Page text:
08-23-2017  3:05 am      •     
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NEWS BRIEFS

National Black Programming Consortium Wins Grant, Wages War on Intolerance

$750,000 award from MacArthur Foundation to help Black storytellers get strategic ...

AG Rosenblum Announces $192M Settlement for Student Loan Debt

358 Oregonians will get 100 percent loan forgiveness ...

'Chitty Chitty Bang Bang' Screens at New Performing Arts Center, Federal Way

Free screening follows the day after official ribbon cutting of the arts center ...

Join a Book Club at Your Neighborhood Library

At North Portland Library, Pageturners Black Voices focuses on books written by and about African and African American authors ...

U.S. & WORLD NEWS

OPINION

SEIU’s President: No Place for White Supremacists in the White House

Mary Kay Henry makes following statement on Trump’s remarks after violence in Charlottesville ...

It’s Time to Show “Middle Neighborhoods” Love, Before It’s too Late

Middle Neighborhoods, School Rehabilitation and Food Insecurity are key action items for the policy agenda of the CBC. ...

Despite Unequal Treatment, Black Women Will Rise

NNPA Newswire Columnist Julianne Malveaux talks about Black Women’s Equal Pay Day ...

PCC Cascade President on Free Tuition Program

Any student who qualifies for the Oregon Promise can attend most in-state community colleges tuition-free ...

AFRICAN AMERICANS IN THE NEWS

ENTERTAINMENT

Don't Shoot Portland protest against death of Freddie Gray in police custody, May 1, 2015.

PORTLAND, Ore. (AP) — Dozens of protesters chanting "Black Lives Matter" and other slogans marched for several miles through Portland neighborhoods, briefly stopping traffic before finally ending outside the mayor's house and setting up tents.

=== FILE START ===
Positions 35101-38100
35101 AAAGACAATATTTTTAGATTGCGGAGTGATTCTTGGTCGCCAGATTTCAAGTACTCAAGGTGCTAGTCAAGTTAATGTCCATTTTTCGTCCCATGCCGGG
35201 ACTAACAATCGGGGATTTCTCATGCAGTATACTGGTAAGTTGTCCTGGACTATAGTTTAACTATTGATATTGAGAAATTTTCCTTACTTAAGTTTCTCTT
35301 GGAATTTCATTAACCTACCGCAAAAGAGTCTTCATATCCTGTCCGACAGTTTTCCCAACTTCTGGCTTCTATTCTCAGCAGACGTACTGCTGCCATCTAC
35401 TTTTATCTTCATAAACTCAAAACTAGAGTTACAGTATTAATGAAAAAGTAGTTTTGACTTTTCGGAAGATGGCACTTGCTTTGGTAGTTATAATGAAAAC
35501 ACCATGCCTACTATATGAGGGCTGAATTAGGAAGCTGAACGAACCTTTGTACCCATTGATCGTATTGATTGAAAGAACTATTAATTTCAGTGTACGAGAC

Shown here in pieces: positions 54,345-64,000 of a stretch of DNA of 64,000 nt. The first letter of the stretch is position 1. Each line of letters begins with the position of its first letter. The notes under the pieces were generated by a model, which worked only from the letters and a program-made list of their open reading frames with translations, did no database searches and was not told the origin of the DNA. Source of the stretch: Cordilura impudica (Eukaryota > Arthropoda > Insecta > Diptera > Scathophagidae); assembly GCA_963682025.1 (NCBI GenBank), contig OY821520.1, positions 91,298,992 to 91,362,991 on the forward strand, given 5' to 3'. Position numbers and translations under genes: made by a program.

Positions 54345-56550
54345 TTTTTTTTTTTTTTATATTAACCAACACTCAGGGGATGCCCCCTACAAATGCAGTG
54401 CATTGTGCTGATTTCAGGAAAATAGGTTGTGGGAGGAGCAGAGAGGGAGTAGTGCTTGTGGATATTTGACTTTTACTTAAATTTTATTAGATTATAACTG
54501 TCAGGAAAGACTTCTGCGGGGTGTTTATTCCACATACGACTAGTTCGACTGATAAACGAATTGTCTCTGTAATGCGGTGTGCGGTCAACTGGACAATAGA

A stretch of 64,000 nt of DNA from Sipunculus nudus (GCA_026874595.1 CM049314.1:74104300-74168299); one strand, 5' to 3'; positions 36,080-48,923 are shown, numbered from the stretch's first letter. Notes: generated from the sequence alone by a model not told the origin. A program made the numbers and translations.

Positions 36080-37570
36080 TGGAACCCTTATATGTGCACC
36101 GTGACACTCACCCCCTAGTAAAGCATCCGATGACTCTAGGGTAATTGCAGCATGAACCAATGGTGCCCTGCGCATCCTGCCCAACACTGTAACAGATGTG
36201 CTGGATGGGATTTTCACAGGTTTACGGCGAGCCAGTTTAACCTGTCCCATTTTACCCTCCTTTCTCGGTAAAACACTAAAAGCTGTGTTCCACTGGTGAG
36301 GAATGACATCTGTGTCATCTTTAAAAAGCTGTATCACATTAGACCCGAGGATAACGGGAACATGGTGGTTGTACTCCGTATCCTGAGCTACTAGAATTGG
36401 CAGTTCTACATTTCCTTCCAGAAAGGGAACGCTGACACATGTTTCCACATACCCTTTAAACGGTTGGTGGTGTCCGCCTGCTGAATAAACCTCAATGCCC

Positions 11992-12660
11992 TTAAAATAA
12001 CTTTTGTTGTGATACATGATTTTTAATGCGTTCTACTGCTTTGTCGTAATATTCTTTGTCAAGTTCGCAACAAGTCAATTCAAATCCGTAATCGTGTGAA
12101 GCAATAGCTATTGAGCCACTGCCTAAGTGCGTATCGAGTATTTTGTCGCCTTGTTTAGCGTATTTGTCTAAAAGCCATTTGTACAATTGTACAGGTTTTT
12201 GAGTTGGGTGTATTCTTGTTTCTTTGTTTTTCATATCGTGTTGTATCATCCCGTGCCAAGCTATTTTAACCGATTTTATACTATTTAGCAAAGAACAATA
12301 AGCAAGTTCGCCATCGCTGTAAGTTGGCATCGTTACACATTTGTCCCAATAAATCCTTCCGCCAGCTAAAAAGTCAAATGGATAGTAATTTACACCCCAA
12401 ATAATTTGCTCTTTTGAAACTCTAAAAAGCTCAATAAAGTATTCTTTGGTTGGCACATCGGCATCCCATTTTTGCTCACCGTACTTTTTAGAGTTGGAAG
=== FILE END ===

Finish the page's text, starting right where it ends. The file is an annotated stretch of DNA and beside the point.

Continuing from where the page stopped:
The protesters, who set up more than a half-dozen tents Friday evening, were angry that Mayor Charlie Hales worked with the City Council this week to approve a new police contract that includes more pay for officers.

Some motorists who were blocked during the evening's commute were upset - a cacophony of horns sounded at one intersection the protest march blocked.

On Wednesday police used pepper spray and arrested 10 people as demonstrators stormed City Hall to object to the action on the police contract. Protesters said they were disappointed Hales was bringing the matter to a vote now instead of letting his successor, Mayor-Elect Ted Wheeler, take up the issue in January so there would be more time for public input.

Police watchdog groups grew concerned earlier this month when an initial version of the contract guaranteed officers the right to view body camera footage before writing up any non-fatal encounters with civilians.

That language led to several smaller protests and sit-ins in the weeks leading up to Wednesday's vote.

Commissioner Nick Fish has said the contract did not include any language on body camera policy and the issue will be addressed later.

In a blog post Tuesday, Police Chief Mike Marshman said the contract was urgently needed to help the city recruit new officers. By the end of the month, the 880-member Portland Police Bureau will have nearly 90 vacancies due to retirements and another 385 officers are projected to retire in the next five years.

Better pay will help the city entice new hires and could deter current officers from leaving to work elsewhere, he said.

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